While D.C. policies may drive out business, Mr. Abdun-Nabi said, Montgomery County, which includes Gaithersburg, “understands the importance of early-stage companies,” a sentiment reflected in its tax code. The University of Maryland and Universities at Shady Grove justify the location too, he said in an email.
Montgomery County is one of 20 jurisdictions Amazon is considering for its second headquarters, along with Northern Virginia and the District.
Mr. Davies, the economics professor, said city policies can make or break the local economy, as his native Pittsburgh has shown.
Like Buffalo, Pittsburgh’s steel empire collapsed in the 1980s. But other industries sprouted: technology, health care and the arts.
“You can’t just go on hoping that the steel mill will open again or that the automobile plant will open again,” said Don Carter, a director of the Remaking Cities Institute at Carnegie Mellon University in Pittsburgh.
Thanks to private enterprise, philanthropy and universities that produced market-ready graduates, Pittsburgh resurged.
Mr. Davies compared it with Detroit. The auto industry faltered during the Great Recession and the federal government bailed it out, he said, but Pittsburgh took a different road.
Today, “Detroit is a wasteland and Pittsburgh is not only a thriving city, but managed to weather the Great Recession almost unscathed” comparatively, he said.
Still, Mr. Shibley said big cities fail to foresee the destruction their policies can wreak. Throwing all their assets at Amazon could backfire as an influx of workers strain existing infrastructure such as roads and sewers.
“Some cities should be careful what they wish for,” he said. “The thing that I would not want to do is to assume that I got Amazon and [the economy is] all fixed.”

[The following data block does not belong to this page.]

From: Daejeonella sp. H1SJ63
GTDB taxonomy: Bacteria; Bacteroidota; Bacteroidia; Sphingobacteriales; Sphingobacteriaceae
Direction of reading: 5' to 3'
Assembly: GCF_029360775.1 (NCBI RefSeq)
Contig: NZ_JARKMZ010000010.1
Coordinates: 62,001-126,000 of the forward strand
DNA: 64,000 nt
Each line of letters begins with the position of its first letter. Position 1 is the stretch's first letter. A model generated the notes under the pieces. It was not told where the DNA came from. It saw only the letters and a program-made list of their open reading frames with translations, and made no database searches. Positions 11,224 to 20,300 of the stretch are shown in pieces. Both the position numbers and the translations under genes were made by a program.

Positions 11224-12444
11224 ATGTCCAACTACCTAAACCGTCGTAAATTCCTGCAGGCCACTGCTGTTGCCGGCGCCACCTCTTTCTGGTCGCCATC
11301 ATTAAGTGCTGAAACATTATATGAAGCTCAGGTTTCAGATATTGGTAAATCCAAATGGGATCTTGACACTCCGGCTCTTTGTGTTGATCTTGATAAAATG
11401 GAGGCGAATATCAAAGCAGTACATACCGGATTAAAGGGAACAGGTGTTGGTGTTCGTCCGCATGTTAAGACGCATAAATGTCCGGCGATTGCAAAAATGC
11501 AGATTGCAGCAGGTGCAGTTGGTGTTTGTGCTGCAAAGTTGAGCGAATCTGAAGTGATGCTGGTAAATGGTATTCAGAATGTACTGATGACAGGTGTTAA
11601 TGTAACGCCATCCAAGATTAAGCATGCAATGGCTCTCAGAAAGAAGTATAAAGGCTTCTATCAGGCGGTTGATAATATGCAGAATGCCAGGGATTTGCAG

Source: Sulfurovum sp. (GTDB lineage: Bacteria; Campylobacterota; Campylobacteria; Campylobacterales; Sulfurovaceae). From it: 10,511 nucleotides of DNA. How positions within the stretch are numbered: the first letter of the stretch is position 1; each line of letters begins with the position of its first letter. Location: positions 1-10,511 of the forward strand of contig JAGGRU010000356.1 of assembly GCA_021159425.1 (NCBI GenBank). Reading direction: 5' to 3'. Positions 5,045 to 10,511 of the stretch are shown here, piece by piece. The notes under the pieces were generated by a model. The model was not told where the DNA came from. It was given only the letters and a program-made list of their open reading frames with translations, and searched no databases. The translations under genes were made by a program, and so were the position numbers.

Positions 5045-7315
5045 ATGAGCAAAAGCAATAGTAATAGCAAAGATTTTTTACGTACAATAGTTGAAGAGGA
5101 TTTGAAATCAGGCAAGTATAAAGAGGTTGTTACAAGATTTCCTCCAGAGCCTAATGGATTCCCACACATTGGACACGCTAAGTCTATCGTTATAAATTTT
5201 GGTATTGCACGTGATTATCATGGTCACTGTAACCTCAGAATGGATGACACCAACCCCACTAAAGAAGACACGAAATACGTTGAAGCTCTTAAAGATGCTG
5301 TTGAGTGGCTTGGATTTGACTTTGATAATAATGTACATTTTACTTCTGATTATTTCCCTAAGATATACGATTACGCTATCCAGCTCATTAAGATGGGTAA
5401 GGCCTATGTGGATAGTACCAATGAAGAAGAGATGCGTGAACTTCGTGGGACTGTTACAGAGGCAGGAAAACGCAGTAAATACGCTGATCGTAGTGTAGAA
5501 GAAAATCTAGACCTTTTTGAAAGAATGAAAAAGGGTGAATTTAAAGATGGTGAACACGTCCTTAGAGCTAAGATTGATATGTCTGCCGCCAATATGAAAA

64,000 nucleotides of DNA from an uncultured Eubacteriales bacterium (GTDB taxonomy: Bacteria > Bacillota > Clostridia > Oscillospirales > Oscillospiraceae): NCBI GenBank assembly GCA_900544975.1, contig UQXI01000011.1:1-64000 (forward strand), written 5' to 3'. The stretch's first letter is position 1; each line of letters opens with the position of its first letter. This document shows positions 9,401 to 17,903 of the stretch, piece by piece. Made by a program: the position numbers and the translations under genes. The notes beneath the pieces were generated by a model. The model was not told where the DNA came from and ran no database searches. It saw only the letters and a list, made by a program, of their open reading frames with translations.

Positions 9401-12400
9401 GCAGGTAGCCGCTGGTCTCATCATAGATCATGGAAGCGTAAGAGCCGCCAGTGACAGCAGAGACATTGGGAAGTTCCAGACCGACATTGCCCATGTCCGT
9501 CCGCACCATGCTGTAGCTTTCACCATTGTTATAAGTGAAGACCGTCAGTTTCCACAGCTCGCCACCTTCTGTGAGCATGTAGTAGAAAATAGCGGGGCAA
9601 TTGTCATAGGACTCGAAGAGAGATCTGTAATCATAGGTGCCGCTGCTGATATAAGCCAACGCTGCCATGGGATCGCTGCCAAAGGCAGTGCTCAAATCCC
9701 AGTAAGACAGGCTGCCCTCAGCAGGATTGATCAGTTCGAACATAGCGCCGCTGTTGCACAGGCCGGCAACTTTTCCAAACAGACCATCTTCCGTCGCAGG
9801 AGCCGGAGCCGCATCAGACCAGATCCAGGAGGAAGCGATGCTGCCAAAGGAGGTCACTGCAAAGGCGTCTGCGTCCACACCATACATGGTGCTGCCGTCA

Mr. Davies compared the risk to putting all of a worker’s retirement money into one stock.
“So long as that single stock price rises, your retirement savings does well. But if that single stock price tanks, you could lose your shirt,” he said.
The Livability website’s “Best Cities for STEM workers,” list bases its rankings on total STEM jobs and workers’ incomes.
Gaithersburg, with a population under 60,000, owes some thanks to Maryland because the state takes less in taxes on income, businesses, property and sales compared with the District of Columbia, where the citywide minimum wage continues to rise.
“Differences in minimum wages across cities will matter a lot to businesses that employ many minimum-wage workers and to businesses that employ union workers,” Mr. Davies said.
Economists have studied Amazon’s home city, Seattle, since it passed a $15 minimum wage in 2015. The Seattle City Council irked its biggest tax revenue provider in May when it passed a “head tax” that charged large employers such as Amazon and Starbucks hundreds of dollars per employee.
Businesses called it a tax on jobs and threatened to leave. An Amazon executive said the council has a “spending efficiency problem.” The council repealed the tax less than one month later.
Some Silicon Valley cities now are considering a “head tax.” Mountain View, California, will hold a referendum in November, and the Cupertino City Council will hold one next year.
Yet localities in Maryland continue to wield the advantage in tax policy. According to the Tax Foundation, Maryland’s effective business taxes are lower than Delaware’s and West Virginia’s and are nearly the same as Virginia’s.
Tax rates in New York and Pennsylvania are almost twice as high as Maryland’s, and the state will reap the reward: Emergent BioSolutions just announced a $50 million investment and up to 60 new jobs over the next three years.